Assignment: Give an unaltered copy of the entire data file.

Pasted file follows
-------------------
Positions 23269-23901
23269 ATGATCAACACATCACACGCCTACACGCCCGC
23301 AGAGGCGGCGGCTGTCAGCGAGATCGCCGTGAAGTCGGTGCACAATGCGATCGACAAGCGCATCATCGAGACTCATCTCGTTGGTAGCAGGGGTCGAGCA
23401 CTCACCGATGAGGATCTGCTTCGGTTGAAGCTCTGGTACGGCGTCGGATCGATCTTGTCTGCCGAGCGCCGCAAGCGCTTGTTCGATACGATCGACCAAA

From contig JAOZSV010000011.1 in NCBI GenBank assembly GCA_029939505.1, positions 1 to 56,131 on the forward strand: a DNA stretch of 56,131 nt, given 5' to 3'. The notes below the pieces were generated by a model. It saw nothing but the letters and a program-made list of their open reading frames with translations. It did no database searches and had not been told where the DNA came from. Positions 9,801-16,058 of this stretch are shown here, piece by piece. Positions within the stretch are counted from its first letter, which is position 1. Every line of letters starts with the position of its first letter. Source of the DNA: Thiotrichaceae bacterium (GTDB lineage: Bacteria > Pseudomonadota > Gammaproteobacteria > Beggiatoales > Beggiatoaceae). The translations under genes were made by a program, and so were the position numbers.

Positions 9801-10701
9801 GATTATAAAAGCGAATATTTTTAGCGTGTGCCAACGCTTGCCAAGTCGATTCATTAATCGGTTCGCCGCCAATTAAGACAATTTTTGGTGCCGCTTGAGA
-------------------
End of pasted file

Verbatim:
Positions 23269-23901
23269 ATGATCAACACATCACACGCCTACACGCCCGC
23301 AGAGGCGGCGGCTGTCAGCGAGATCGCCGTGAAGTCGGTGCACAATGCGATCGACAAGCGCATCATCGAGACTCATCTCGTTGGTAGCAGGGGTCGAGCA
23401 CTCACCGATGAGGATCTGCTTCGGTTGAAGCTCTGGTACGGCGTCGGATCGATCTTGTCTGCCGAGCGCCGCAAGCGCTTGTTCGATACGATCGACCAAA

From contig JAOZSV010000011.1 in NCBI GenBank assembly GCA_029939505.1, positions 1 to 56,131 on the forward strand: a DNA stretch of 56,131 nt, given 5' to 3'. The notes below the pieces were generated by a model. It saw nothing but the letters and a program-made list of their open reading frames with translations. It did no database searches and had not been told where the DNA came from. Positions 9,801-16,058 of this stretch are shown here, piece by piece. Positions within the stretch are counted from its first letter, which is position 1. Every line of letters starts with the position of its first letter. Source of the DNA: Thiotrichaceae bacterium (GTDB lineage: Bacteria > Pseudomonadota > Gammaproteobacteria > Beggiatoales > Beggiatoaceae). The translations under genes were made by a program, and so were the position numbers.

Positions 9801-10701
9801 GATTATAAAAGCGAATATTTTTAGCGTGTGCCAACGCTTGCCAAGTCGATTCATTAATCGGTTCGCCGCCAATTAAGACAATTTTTGGTGCCGCTTGAGA